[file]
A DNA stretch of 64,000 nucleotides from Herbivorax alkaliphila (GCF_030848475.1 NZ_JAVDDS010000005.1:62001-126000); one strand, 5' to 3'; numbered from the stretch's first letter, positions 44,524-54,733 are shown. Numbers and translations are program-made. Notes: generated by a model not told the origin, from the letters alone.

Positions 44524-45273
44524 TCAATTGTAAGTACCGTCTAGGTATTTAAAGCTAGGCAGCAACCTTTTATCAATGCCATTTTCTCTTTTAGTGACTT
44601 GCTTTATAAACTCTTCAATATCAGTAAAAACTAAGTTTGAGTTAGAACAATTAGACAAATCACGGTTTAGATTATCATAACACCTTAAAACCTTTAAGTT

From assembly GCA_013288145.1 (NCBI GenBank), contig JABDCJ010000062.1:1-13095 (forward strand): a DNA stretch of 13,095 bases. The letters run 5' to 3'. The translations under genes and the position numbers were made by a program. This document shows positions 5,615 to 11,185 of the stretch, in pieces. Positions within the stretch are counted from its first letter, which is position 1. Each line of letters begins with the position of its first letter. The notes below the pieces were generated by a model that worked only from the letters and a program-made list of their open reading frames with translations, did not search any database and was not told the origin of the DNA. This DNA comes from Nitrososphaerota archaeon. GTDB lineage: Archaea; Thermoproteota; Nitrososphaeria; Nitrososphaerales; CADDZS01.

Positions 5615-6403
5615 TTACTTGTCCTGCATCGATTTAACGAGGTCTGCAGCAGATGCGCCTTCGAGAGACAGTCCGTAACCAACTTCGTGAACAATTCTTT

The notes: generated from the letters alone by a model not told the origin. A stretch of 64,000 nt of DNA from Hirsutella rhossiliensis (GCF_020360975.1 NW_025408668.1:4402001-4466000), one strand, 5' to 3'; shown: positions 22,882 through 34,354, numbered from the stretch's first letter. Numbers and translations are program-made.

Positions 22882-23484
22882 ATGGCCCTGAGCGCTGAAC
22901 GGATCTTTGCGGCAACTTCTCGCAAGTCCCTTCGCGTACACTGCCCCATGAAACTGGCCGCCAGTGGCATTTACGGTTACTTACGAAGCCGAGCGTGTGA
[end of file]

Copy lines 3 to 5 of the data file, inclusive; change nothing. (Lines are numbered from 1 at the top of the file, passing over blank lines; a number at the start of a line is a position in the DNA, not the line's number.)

44524 TCAATTGTAAGTACCGTCTAGGTATTTAAAGCTAGGCAGCAACCTTTTATCAATGCCATTTTCTCTTTTAGTGACTT
44601 GCTTTATAAACTCTTCAATATCAGTAAAAACTAAGTTTGAGTTAGAACAATTAGACAAATCACGGTTTAGATTATCATAACACCTTAAAACCTTTAAGTT

From assembly GCA_013288145.1 (NCBI GenBank), contig JABDCJ010000062.1:1-13095 (forward strand): a DNA stretch of 13,095 bases. The letters run 5' to 3'. The translations under genes and the position numbers were made by a program. This document shows positions 5,615 to 11,185 of the stretch, in pieces. Positions within the stretch are counted from its first letter, which is position 1. Each line of letters begins with the position of its first letter. The notes below the pieces were generated by a model that worked only from the letters and a program-made list of their open reading frames with translations, did not search any database and was not told the origin of the DNA. This DNA comes from Nitrososphaerota archaeon. GTDB lineage: Archaea; Thermoproteota; Nitrososphaeria; Nitrososphaerales; CADDZS01.